Olanrewaju Akande

Olanrewaju Akande


Office Hours: 
STA 440: Tuesday 5-6pm and Friday 2:25-3:25pm @ 203B Old Chemistry

Master's Thesis

A Comparison of Multiple Imputation Methods for Categorical Data

This thesis evaluates the performance of several multiple imputation methods for categorical data, including multiple imputation by chained equations using generalized linear models, multiple imputation by chained equations using classification and regression trees and non-parametric Bayesian multiple imputation for categorical data (using the Dirichlet process mixture of products of multinomial distributions model). The performance of each method is evaluated with repeated sampling studies using housing unit data from the American Community Survey 2012. These data afford exploration of practical problems such as multicollinearity and large dimensions. This thesis highlights some advantages and limitations of each method compared to others. Finally, it provides suggestions on which method should be preferred, and conditions under which the suggestions hold.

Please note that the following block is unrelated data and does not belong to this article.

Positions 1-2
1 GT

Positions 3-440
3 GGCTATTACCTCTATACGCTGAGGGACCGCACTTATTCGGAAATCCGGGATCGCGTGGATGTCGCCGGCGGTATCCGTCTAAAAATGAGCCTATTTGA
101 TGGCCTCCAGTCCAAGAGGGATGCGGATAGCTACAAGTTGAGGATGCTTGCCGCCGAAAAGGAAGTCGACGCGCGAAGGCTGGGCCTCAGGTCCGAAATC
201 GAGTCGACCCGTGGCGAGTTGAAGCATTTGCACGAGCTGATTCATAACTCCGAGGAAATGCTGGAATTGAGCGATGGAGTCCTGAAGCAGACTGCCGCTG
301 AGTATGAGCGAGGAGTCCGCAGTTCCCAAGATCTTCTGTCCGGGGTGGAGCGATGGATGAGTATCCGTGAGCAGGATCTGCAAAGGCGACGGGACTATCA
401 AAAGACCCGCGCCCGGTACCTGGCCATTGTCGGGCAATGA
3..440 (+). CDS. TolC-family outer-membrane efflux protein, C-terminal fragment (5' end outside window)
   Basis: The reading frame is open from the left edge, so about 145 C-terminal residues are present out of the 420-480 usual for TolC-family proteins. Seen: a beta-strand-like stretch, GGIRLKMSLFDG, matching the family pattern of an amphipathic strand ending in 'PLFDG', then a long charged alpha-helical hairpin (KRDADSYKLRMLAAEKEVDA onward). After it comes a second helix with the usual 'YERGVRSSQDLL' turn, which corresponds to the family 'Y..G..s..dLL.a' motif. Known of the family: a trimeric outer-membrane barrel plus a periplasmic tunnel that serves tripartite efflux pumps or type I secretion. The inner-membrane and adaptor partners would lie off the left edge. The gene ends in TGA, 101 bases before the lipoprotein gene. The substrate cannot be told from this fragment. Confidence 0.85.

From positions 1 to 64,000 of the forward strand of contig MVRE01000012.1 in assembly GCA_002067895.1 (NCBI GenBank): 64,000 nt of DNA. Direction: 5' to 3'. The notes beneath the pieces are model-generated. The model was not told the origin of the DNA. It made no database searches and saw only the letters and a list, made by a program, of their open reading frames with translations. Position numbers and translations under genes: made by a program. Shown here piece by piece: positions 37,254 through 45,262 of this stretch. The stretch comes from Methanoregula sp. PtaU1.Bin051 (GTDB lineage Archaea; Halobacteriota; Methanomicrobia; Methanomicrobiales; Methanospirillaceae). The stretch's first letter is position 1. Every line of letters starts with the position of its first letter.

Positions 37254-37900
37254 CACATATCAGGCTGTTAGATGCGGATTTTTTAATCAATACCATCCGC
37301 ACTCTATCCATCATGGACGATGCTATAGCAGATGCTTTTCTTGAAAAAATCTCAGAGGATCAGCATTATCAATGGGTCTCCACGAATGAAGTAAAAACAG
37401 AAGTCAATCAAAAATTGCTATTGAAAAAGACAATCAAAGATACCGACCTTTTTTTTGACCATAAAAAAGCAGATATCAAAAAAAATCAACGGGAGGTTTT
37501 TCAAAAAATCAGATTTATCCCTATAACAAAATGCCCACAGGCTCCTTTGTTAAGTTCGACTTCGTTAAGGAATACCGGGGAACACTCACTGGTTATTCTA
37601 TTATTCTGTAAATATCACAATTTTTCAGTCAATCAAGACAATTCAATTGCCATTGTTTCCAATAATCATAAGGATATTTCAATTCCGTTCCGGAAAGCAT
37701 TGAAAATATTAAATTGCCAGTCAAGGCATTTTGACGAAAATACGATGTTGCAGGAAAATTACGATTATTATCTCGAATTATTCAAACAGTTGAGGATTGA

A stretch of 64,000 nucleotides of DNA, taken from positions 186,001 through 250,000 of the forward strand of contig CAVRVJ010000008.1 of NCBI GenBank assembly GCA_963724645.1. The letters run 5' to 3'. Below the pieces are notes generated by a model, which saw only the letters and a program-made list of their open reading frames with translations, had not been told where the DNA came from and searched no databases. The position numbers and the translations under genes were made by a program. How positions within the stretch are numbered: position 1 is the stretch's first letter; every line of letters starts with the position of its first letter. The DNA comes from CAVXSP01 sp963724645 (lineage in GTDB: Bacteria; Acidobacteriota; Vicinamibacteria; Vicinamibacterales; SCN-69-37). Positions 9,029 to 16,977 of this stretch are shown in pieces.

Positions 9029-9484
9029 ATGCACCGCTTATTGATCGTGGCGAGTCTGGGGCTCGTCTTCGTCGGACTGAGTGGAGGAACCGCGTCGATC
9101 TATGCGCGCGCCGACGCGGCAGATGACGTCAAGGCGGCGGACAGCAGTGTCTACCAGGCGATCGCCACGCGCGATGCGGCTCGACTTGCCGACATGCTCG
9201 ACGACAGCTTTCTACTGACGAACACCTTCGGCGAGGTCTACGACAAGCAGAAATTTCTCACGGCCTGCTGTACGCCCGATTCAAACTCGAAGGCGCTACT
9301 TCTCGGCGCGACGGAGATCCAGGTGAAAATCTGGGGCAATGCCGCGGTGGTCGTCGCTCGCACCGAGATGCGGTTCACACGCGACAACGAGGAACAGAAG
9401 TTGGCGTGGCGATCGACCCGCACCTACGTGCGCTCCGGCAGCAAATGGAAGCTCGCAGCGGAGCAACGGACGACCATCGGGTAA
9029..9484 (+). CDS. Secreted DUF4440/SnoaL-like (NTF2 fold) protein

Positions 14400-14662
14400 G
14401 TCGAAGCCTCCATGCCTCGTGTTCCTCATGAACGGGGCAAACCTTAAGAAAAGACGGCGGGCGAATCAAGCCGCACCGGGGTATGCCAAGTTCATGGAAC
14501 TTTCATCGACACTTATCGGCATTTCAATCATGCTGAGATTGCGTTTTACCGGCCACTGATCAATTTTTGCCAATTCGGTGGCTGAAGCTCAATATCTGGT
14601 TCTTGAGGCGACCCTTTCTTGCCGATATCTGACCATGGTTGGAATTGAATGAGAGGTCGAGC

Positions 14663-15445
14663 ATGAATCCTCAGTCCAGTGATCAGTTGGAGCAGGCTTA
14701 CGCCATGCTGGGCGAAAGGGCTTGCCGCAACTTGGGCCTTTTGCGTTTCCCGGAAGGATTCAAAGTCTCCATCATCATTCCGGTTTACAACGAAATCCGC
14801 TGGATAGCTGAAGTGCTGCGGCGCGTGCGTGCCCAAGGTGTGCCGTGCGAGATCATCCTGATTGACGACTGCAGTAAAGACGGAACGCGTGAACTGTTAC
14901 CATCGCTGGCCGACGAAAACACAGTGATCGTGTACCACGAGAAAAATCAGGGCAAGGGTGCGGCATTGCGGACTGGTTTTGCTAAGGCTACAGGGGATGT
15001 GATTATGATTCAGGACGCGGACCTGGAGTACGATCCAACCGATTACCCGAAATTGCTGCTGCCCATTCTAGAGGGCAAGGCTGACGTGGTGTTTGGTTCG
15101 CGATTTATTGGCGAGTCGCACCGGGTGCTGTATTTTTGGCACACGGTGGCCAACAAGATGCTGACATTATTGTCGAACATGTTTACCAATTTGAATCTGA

I am a fourth-year PhD candidate working on developing statistical methodology for handling missing and faulty data, with particular emphasis on applications that intersect with the social sciences. I am especially motivated to develop methods that can be readily applied by statistical agencies and data analysts. My work focuses on creating a coherent imputation engine that can handle missing data and reporting error, leverage auxiliary information on marginal distributions, incorporate survey weights, and scale up to a large number of categorical variables.

Akande, O, Li, F, and Reiter, J. "An Empirical Comparison of Multiple Imputation Methods for Categorical Data." The American Statistician 71.2 (April 3, 2017): 162-170. Full Text Open Access Copy

Akande, O, Barrientos, A, and Reiter, J. "Simultaneous Edit and Imputation for Household Data with Structural Zeros(Accepted)." Journal of Survey Statistics and Methodology. Full Text Open Access Copy